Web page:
Upcoming government holidays include Labor Day (September 5, 2022), President’s Day (February 20, 2023), Memorial Day (May 29, 2023), and Independence Day (July 4, 2023). 

7. Leap Day.

Leap Day only happens once every 4 years. Because it’s a rare occasion, you can use scarcity and urgency to encourage your audience to make a purchase. Instead of “once in a lifetime,” Leap Day is “once in four years.”

There are plenty of ways to make a Leap Day-themed sale:

  • Buy 3, get the 4th item free
  • 29% off certain items
  • Mark down prices to a number ending in 29
  • Special deals that only happen once in 4 years  

Try these ideas by Groupon and Crazy Domains the next time Leap Day rolls around. Encourage your customers to make the most of their “extra day” by spending it at your business!

The next Leap Day is February 29, 2024.

8. Your business’s birthday.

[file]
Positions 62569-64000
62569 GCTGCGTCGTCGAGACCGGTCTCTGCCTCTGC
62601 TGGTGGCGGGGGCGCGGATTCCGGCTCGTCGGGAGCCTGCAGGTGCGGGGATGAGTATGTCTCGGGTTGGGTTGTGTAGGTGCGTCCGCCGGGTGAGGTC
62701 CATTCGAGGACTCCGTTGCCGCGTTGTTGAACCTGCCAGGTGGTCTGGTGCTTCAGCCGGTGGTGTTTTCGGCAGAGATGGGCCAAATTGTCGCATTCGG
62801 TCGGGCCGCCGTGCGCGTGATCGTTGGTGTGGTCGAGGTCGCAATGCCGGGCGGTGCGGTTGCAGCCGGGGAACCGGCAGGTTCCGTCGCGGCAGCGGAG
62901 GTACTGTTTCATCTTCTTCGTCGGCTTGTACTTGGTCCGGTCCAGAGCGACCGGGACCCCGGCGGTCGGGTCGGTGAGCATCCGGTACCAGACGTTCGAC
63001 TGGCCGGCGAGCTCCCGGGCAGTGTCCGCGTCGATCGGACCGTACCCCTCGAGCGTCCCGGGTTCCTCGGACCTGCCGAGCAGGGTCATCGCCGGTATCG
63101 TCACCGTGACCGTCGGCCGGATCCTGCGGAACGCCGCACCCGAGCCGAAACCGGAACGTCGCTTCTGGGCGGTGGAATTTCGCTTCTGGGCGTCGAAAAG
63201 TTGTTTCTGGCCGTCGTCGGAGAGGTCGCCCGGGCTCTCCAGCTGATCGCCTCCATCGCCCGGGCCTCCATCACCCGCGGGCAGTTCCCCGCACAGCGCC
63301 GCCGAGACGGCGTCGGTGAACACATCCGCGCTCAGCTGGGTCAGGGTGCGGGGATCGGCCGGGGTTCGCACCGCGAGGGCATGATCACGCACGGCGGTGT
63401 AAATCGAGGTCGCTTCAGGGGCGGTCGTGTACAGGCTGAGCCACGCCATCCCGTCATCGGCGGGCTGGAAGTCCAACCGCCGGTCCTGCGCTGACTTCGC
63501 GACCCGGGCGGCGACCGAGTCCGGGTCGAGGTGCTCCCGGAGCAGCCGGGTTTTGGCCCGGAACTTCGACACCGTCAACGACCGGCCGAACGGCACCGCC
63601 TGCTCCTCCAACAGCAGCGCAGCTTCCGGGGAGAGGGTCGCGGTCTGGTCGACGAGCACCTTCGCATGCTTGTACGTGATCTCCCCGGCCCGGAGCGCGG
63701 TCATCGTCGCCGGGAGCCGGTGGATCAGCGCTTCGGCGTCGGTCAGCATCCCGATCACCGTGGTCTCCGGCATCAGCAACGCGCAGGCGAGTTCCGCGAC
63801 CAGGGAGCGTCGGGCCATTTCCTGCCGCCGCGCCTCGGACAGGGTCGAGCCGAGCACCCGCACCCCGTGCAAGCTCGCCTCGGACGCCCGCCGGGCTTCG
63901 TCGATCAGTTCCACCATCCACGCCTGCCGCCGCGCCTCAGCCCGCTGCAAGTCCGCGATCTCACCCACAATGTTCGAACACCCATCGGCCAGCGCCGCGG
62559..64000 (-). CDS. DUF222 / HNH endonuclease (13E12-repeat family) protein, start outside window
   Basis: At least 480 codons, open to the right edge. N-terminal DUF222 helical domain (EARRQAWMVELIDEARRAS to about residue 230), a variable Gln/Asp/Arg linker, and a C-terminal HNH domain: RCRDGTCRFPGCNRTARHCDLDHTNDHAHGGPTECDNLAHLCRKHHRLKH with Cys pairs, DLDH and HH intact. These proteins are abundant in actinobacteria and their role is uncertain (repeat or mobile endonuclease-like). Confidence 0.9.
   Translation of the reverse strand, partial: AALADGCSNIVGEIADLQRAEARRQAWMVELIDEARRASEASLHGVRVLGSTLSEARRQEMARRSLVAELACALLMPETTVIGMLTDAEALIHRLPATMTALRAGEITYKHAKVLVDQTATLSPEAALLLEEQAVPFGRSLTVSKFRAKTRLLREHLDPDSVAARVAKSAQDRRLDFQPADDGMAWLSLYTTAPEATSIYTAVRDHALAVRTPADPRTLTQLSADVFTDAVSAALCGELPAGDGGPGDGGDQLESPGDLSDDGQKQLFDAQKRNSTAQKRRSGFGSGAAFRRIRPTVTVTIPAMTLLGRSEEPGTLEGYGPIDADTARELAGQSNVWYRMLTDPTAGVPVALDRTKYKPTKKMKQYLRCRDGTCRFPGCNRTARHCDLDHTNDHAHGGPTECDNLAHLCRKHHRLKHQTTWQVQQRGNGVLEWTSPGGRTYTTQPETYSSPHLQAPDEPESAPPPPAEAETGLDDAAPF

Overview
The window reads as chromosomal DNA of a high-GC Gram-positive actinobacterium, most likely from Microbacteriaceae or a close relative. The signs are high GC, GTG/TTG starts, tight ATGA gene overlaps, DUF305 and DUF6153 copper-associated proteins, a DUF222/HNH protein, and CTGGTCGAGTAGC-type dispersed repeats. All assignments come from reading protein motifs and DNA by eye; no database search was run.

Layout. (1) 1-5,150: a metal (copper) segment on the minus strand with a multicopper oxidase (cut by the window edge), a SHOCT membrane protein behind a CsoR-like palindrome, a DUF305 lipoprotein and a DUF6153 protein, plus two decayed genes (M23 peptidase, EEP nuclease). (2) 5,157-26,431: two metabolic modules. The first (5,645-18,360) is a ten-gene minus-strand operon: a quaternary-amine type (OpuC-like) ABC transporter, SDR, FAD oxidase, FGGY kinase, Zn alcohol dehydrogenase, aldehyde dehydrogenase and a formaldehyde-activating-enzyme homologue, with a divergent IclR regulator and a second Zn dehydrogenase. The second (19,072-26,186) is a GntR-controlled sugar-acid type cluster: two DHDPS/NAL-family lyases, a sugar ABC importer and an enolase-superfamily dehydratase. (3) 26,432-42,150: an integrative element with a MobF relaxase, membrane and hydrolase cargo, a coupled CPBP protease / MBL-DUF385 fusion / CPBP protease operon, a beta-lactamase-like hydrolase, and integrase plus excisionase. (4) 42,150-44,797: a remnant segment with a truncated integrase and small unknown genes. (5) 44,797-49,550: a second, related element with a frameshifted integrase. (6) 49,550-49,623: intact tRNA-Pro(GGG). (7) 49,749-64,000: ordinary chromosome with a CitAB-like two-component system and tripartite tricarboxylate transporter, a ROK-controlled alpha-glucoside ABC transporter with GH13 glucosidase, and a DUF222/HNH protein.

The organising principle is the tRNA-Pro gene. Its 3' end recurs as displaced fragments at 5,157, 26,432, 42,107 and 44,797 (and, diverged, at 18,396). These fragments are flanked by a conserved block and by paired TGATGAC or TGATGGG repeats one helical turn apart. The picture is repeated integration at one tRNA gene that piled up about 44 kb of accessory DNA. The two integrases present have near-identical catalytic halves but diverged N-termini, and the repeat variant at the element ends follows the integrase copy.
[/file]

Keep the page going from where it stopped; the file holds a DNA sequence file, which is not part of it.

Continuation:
If you don’t already celebrate your business’s “birthday,” you should. Your business’s birthday or anniversary is a special holiday unique to you, and it’s an opportunity to celebrate what makes your business special.

Use your business’s “age” when coming up with a birthday promotion. For your 10th birthday, give your audience a 10% discount code. For your 7th birthday, make a list of your top 7 favorite products you sell, and maybe combine them into a discounted bundle. You can make a huge celebration out of your “golden” birthday (the year that your age is the same as the date, such as turning 18 on the 18th) with gold designs and graphics.

If you’d rather call it an anniversary, consider theming each year around traditional anniversary gifts. For example, when your business makes it to 25 years, have a silver-themed anniversary celebration. 

Your customers aren’t likely to know about your business’s anniversary or birthday beforehand, so you need to send out some communications telling them to mark their calendars. On the day of, hold a flash sale, a livestream on social media, or an in-person event (or all of the above). Thank all of your customers for helping your business make it another year, and give them a sneak peek of what’s to come in the next year.

 

Is the idea of putting together a promotional calendar overwhelming? Do you need help figuring out which holidays are the best ones for promoting your business? Schedule a call with Sigl Creative, and let’s talk about ways we can leverage holidays to grow your business.